It was the German war movie All Quiet on the Western Front that emerged with the most nominations today, beating all of the predictions on the way to securing 14 nods. More on that unexpected success for the Netflix war drama later.
Closely behind it in terms of nomination success were multiversal adventure Everything Everywhere All at Once and black comedy The Banshees of Inisherin, which managed 10 nominations each. Baz Luhrmann's colourful biopic Elvis earned nine nods.
Read more: Everything we know about the 2023 Baftas
But what were the snubs and surprises from the Baftas nominations? Some films have seen their awards season stock rise, while others have taken a severe hit ahead of the Oscar nominations next week.
Let's take a closer look at the big takeaways...
SURPRISE: All Quiet on the Western Front reigns supreme
The 1929 war novel All Quiet on the Western Front was written by German author Erich Maria Remarque and, a year later, became the first movie to win Best Picture and Best Director at the Oscars. Almost a century later, German director Edward Berger has returned the material to its roots with a new adaptation for Netflix.
At today's Bafta announcement, the movie was the most rewarded with 14 nominations — equalling the record for a foreign language movie set by Crouching Tiger Hidden Dragon two decades ago. The film was well received by critics, but nobody saw this coming.
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As well as nominations for Best Picture and Best Director, it secured a supporting actor nod for Albrecht Schuch and recognition for the screenplay penned by Berger, Ian Stokell and Lesley Paterson. Whether it converts many or any of its nominations into wins, it will now be a huge presence at the Baftas.
SNUB: Spielberg and Fabelmans miss out
Steven Spielberg's semi-autobiographical drama The Fabelmans is one of the frontrunners for the Best Picture Oscar. However, it floundered at the Baftas with just one nomination for the original screenplay written by Spielberg and regular collaborator Tony Kushner. Spielberg missed out on Best Director and the movie was absent from Best Film, while highly-fancied acting contenders including lead Gabriel LaBelle — who plays the Spielberg insert — and Michelle Williams as his mother were also snubbed.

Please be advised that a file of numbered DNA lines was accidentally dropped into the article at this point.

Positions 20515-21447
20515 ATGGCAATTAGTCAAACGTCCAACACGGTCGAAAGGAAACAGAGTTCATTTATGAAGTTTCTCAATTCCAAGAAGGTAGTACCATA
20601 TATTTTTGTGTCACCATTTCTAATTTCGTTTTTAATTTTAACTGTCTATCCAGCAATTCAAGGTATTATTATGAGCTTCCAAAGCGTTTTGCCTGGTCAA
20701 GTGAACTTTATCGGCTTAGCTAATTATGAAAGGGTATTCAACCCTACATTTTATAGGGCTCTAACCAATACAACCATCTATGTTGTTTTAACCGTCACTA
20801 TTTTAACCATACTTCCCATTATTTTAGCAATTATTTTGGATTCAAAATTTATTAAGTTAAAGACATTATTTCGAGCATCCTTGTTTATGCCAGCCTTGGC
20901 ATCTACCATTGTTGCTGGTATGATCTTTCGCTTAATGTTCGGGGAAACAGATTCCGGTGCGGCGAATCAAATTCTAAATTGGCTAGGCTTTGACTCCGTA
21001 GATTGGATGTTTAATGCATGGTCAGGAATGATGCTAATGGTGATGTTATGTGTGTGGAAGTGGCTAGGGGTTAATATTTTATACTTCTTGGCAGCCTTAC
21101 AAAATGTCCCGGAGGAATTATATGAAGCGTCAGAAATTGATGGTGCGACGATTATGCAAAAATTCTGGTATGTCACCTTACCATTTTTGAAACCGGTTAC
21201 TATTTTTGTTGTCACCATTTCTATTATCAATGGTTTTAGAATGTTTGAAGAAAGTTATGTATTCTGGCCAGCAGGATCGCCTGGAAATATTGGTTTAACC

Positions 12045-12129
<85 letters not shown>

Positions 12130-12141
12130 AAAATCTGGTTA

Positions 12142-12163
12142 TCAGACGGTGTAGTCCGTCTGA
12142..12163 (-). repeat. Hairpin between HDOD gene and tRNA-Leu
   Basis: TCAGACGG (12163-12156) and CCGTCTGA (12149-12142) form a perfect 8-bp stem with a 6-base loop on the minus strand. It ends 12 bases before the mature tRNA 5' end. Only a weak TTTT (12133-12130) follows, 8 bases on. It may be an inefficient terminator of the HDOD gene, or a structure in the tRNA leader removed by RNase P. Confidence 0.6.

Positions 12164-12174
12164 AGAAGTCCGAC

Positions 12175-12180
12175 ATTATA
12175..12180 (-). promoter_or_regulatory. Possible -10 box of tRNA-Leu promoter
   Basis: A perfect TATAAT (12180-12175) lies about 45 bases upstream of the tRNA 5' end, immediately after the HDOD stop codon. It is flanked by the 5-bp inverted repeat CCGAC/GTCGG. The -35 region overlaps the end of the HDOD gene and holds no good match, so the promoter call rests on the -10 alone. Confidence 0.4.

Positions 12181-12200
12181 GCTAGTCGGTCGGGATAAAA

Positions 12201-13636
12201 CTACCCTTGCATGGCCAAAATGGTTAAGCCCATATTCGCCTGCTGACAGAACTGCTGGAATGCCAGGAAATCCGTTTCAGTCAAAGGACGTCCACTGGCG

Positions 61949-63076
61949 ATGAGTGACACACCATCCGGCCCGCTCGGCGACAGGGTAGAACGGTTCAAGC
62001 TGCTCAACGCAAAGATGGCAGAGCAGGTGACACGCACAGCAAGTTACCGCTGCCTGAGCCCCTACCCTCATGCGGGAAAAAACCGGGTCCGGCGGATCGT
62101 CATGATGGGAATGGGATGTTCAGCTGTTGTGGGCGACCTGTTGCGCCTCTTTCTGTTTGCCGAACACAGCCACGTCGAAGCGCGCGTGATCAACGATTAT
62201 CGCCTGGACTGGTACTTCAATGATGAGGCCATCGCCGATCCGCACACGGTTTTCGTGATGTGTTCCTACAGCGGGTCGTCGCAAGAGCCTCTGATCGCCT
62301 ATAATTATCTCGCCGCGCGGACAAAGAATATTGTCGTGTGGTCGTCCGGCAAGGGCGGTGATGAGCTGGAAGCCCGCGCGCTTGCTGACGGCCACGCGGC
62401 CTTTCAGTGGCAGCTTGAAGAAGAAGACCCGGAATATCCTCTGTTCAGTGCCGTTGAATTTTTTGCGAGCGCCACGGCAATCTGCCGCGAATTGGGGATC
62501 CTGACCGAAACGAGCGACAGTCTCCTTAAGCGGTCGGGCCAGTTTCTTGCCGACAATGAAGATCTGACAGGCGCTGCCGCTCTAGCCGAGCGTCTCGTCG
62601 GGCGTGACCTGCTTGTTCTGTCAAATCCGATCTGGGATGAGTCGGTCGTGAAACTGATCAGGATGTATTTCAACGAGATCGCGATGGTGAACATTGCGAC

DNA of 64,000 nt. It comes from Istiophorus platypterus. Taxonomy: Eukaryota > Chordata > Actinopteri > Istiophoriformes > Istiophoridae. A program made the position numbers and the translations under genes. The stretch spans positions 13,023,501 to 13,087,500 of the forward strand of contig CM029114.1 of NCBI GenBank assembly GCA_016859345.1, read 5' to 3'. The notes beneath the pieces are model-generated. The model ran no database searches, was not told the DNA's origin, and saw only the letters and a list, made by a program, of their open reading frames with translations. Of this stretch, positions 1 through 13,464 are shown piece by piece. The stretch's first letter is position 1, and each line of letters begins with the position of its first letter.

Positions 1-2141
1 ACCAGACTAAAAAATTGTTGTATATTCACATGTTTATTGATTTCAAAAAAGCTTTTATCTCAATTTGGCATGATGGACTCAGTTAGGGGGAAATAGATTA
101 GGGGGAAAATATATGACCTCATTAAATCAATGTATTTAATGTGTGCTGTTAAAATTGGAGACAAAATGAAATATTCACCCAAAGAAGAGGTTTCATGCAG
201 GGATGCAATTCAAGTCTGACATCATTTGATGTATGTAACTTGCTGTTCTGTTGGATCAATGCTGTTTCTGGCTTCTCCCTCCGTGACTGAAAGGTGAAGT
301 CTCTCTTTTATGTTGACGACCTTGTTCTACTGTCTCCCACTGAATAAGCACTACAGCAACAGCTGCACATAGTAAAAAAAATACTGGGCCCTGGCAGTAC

Read more: The Fabelmans wins big at Golden Globes
Despite today's disappointment, The Fabelmans is every inch the sort of film that gets the Academy across the pond salivating. If this sort of across-the-board snub happens again at the Oscars, it will be considered an enormous shock.
SURPRISE: Leo Grande lands acting nods
Good Luck to You, Leo Grande is in many ways the epitome of a Bafta film. It's a British comedy-drama starring a homegrown stalwart and an exciting rising talent. Sure enough, in addition to Daryl McCormack's EE Rising Star recognition for playing the titular sex worker in the movie, he has secured a surprise Best Actor nod. His co-lead Emma Thompson — who plays the repressed teacher who hires Leo — is on the shortlist for Best Actress.
The film also has a nomination for Outstanding British Film and first-time screenwriter Katy Brand is nominated for Outstanding Debut by a British Writer, Director or Producer. It's a great haul for a very enjoyable film, but don't expect it to sweep the Oscars off the back of this.
SNUB: Tom Cruise and Top Gun miss out
With Top Gun: Maverick established as the second highest-grossing film of 2022 — it got pipped right at the end by the blue folk — it was expected to have something of a presence in awards season. The film did manage four nominations in the technical categories at the Baftas, but there was nothing for Tom Cruise in Best Actor or Joseph Kosinski in Best Director. It also missed out in Best Film.
Read more: The best Tom Cruise movies